I don’t have answers. The sight gave me pause to think. Charity begins and ends with us, but as one person said, with all the scams, how do we know if someone really needs help?


there are some things you really regret.

One of those things was the Christmas I was 17. Back then, as most teens, there was an aura of complacency, and not a little feeling of superiority in my being.

An elderly aunt had hand crocheted a large doll for me, looking back and now aware of what time and effort went into that doll, I know it should have meant a lot.

However, as a soon to be adult Senior in High School, I was sorely disappointed in the gift. Not because it was hand made but because it seemed to me she was not seeing me for the grownup that I had become.

The doll was tucked away, out of sight in my parents attic for several years.

I don’t know what ever became of it, but this morning while working on some Christmas craft projects, I remembered the doll and more specifically, how I felt.

I’m really sorry I was not more appreciative at the time.


Recently, I attended a Heritage Event at Alley Spring in the Ozark National Scenic Riverways.

One of the exhibit demonstrations was Wagon Wheel Rug Weaving, which greatly intrigued me.

The lady weaving gave some information about how it was done, and I thought since I have lots of fabric scraps from quilt making that I should really try this.

When I got home, I looked on the internet and found some further instructions.

The first and foremost item of importance is a hoop big enough for the project. I did not have one so made a prototype on an embroidery hoop. (We are not going to discuss that here, other than to say it gave me a lot of feed back on what NOT to do).

A couple of days later, a friend came over to learn how to do this and gifted me an old hula hoop. Much better! I gave her a copy of my instructions, a sort of lesson and she has her rug completed as well.

The following pictures give an idea of this weaving technique. Adding the wheel ‘spokes’ as you go is rather challenging . Probably comparable to basket weaving. I might try that one of these days…

It took two old sheets, an assortment of scraps, about 12 hours of actual ‘work’ to complete a 34 inch rug..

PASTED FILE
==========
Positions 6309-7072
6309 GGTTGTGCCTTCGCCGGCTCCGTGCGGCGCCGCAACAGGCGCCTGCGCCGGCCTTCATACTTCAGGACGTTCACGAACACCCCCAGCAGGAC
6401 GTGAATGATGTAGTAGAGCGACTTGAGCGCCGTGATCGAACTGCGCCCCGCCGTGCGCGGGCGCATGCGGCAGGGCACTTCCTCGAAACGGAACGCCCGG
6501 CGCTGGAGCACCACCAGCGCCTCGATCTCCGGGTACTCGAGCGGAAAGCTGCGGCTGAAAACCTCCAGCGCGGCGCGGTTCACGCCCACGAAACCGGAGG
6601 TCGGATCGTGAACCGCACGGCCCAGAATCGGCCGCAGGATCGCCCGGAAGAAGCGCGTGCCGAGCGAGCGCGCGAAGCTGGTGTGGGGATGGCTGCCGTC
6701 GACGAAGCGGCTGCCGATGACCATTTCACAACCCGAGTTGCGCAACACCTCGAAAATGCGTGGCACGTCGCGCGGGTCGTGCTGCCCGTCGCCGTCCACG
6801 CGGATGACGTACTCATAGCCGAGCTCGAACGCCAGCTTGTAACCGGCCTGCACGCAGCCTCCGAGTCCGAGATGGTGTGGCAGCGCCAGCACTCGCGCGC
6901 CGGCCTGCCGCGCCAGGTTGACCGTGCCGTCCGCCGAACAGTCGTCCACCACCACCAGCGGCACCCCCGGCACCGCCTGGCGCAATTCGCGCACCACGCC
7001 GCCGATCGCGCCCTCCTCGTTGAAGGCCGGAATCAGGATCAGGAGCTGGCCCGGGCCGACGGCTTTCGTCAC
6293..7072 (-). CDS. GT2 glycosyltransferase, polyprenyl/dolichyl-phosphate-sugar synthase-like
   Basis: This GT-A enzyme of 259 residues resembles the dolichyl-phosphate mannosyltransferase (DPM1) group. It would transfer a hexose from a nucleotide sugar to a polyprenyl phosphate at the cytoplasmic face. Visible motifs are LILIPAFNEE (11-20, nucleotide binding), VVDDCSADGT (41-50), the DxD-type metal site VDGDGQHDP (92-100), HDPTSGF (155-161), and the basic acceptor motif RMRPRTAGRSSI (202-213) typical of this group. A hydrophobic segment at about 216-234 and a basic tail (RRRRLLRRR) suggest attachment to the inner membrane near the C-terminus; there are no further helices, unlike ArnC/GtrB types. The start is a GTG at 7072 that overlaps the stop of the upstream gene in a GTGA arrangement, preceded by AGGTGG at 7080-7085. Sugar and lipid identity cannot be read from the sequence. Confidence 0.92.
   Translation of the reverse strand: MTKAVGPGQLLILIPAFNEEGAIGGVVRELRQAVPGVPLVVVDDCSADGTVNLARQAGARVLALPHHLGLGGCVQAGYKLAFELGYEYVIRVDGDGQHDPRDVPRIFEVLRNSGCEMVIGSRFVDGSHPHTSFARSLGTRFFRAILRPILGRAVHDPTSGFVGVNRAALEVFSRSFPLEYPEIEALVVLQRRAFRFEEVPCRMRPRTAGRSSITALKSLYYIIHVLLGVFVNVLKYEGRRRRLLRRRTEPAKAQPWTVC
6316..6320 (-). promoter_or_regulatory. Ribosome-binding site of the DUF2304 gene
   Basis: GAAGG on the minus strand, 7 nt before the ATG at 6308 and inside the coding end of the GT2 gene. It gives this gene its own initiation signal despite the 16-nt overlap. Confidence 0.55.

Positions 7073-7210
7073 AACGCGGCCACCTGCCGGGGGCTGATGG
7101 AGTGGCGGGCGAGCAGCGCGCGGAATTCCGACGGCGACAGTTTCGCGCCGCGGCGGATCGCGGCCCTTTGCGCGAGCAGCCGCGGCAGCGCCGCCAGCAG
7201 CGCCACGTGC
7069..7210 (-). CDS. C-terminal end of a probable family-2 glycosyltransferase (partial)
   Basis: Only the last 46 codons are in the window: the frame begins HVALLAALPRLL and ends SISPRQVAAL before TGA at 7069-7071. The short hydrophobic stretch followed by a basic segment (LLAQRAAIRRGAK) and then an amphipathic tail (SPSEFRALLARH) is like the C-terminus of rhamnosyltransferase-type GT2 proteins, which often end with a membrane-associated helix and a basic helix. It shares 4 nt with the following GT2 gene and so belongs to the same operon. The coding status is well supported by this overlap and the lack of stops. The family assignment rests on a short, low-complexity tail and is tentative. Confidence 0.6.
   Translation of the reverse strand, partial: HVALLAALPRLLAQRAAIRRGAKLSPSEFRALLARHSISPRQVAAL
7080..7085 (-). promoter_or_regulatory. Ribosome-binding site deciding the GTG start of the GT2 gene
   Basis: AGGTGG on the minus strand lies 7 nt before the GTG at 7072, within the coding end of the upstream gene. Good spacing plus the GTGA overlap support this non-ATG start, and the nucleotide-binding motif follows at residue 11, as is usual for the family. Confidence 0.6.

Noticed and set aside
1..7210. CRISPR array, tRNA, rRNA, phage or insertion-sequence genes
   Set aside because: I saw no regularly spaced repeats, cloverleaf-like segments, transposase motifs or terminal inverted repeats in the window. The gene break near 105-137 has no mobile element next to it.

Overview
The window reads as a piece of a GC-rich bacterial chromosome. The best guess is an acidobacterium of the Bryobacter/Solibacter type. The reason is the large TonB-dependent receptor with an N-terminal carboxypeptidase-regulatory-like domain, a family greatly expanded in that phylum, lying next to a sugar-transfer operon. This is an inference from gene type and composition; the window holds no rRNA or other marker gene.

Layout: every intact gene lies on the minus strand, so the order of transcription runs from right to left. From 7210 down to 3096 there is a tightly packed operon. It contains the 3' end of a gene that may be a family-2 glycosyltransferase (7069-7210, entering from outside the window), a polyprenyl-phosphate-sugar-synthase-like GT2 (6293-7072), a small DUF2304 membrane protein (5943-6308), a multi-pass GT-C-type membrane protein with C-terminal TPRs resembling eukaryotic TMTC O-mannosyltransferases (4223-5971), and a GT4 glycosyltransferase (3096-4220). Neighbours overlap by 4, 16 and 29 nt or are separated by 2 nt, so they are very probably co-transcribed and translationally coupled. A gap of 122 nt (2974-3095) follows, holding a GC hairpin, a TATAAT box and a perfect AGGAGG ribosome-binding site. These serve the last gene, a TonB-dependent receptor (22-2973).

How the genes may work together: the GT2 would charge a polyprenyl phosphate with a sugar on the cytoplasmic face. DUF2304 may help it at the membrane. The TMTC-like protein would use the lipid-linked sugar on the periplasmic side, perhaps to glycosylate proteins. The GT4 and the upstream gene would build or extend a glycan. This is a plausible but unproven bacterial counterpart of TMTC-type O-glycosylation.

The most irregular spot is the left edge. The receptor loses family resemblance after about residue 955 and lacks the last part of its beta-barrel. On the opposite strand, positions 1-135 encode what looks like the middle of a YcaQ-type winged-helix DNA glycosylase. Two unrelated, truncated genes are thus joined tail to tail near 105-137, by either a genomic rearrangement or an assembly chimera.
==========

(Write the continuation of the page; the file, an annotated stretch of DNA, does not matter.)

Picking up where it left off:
Hubby remarked “It looks like a rug.” Very astute, or as a friend says, depend on a man to tell you the truth.

Not perfect, but I now know a lot more about the ‘how to’ and am looking forward to beginning another one before long.

Winter is coming and crafting is a good way to while away cold weather. And while I do it, I will have this little rug to rest my feet on!


October 18, ready to add more ‘spokes’


October 22, progress!


October 28 Finished project. Still needs some trimming

My dad was a genius for homemade costumes, one year my brother was a robot, thanks to some boxes and foil wrap.

I stood out at a long ago Halloween party, done up in a brocade dress of my mothers, some of Gram’s costume jewelry and a cape. For a few hours I was an elegant queen of a far off land.

What could be simpler than a bag of groceries? Back when paper was not an option. a few clever cuts with scissors and some glue to attach empty packages.

I guess with five of us to costume it might have been as much necessity as anything, but we never felt ‘bad’ that we did not have Superman, Cinderella or a witch outfit from the store.

It was a tradition I carried on, an old graduation robe has stood several incarnations, a set of sweats with a bit of judicious trim was a Power Ranger, another with some fabric paint became an articulated skeleton and when the girls were small, every year a clown costume made of flannel also served as winter pajamas.

Life was easier, and far more practical.

Halloween, long ago.

The ‘pack’ of neighborhood kids, dressed in homemade costumes, parading down the streets.

Those kids, waiting for the homemade cookies, caramel apples, real apples, popcorn balls, an occasional candy bar or block of Double Bubble gum.

Laughter, skinned knees, carrying your fussy toddler sibling the last couple of blocks.

No vandals, no chunked pumpkins, no worries, no fears.

What happened?

The Hills are ablaze with color

owl's bend bluff 2

There has been some travel this week, not too far from Sunrise Ridge. I thought you might like to see and hopefully enjoy some of our Autumn color.

21 HighwayHighway 72Pilot Knob100_0553

It doesn’t happen often, but when it does…

Phone rings: me, Hello
Broken English: Hello, I am Ephriam, from computer services, your computer has been reported ‘at risk’
Me: And who, might I ask reported it?
BE: Your husband, he called to say computer is not good.
Since Hubby never makes a call unless I dial it, I told Ephriam to forget it and take my number off his scam list.

If you want to scam me, you need to get some actual facts…